In 2009, five member organizations—Boys Town, Child Saving Institute, Heartland Family Service, Nebraska Family Support Network, and OMNI Behavioral Health—came together to create what is now known as the Nebraska
Families Collaborative. Members from these organizations serve on NFC’s board of directors and continue to provide guidance.
Developing NFC was a direct result of the Nebraska Child Welfare and Juvenile Justice Reform, which had these goals:
- Improved outcomes in the areas of safety, permanency and well-being
- More children served safely at home rather than in out-of-home care
- Shared ownership in achievement of outcomes by public-private connections
- Streamlined system for families with reduction/elimination in service gaps
- Greater use of best practices and evidence-based models
- Provide continuity of services and stability of placement
- Individualized service plans vs. a limited menu of specific services
- Performance-based contracts with some incentives and sanctions
- Aftercare services
June 15, 2009
Six Agencies: Boys and Girls Home, CEDARS, The Alliance for Children and Families/Region 3, KVC, NFC, and Visinet sign implementation contract with State of Nebraska. Service Coordination is set to begin October 1, 2009, with full transition of children and families on January 1, 2010.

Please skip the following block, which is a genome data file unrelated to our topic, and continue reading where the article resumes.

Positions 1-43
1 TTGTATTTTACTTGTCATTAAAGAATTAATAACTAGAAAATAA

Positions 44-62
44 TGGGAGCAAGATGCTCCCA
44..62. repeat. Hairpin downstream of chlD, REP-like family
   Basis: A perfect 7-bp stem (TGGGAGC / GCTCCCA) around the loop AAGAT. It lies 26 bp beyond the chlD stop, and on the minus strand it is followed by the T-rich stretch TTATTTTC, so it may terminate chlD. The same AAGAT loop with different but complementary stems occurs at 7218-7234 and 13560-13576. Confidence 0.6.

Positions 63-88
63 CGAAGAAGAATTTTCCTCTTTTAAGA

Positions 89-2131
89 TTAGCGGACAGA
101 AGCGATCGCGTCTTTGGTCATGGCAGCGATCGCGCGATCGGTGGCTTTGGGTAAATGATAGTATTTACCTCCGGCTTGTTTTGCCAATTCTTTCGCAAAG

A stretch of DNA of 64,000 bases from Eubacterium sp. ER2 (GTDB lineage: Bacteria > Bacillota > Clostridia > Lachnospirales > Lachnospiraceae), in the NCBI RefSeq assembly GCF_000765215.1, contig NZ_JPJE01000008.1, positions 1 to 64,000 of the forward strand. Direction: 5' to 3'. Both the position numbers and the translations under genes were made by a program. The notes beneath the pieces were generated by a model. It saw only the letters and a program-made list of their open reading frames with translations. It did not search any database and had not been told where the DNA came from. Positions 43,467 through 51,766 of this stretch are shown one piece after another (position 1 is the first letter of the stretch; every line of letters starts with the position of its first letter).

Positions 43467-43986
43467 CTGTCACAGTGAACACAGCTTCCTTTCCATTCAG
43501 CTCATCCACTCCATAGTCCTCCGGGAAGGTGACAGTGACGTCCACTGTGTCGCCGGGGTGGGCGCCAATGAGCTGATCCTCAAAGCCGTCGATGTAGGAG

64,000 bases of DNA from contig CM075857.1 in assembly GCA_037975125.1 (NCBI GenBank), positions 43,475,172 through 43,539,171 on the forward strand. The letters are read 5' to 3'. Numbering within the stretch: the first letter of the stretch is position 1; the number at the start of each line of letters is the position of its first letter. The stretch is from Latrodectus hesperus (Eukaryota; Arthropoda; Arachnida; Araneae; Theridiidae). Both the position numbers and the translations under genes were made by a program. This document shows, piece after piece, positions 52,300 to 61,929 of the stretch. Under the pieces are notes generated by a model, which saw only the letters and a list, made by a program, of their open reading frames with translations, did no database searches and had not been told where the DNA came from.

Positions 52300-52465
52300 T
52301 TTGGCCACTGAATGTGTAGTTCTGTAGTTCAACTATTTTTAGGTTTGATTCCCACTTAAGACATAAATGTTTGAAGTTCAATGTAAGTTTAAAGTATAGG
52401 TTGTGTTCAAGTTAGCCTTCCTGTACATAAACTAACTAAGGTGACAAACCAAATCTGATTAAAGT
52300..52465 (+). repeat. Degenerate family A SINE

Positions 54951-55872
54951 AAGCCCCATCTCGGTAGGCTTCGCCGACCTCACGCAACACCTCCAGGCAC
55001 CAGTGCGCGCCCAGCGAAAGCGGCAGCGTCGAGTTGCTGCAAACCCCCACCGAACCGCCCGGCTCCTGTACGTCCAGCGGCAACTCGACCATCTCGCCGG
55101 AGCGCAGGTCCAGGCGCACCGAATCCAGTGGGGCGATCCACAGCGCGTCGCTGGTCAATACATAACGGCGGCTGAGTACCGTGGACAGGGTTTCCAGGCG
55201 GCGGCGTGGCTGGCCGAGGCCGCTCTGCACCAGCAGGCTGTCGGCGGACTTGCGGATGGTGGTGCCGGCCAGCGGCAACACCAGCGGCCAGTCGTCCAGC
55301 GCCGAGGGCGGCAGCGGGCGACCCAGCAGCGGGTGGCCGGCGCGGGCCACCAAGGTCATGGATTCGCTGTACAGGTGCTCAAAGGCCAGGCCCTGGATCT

August 16, 2011
NFC signs a new contract with the State of Nebraska. This contract completed the state’s decision to transition the remaining one-third of child welfare cases within the Eastern Service Area (ESA) to the NFC.
NFC consolidates four of its five office locations into one facility at 2110 Papillion Parkway in Omaha.
March 1, 2012
KVC transferred the last remaining one-third of child welfare cases within the Easter Service Area (ESA) to NFC.
December 24, 2012
NFC became COA accredited.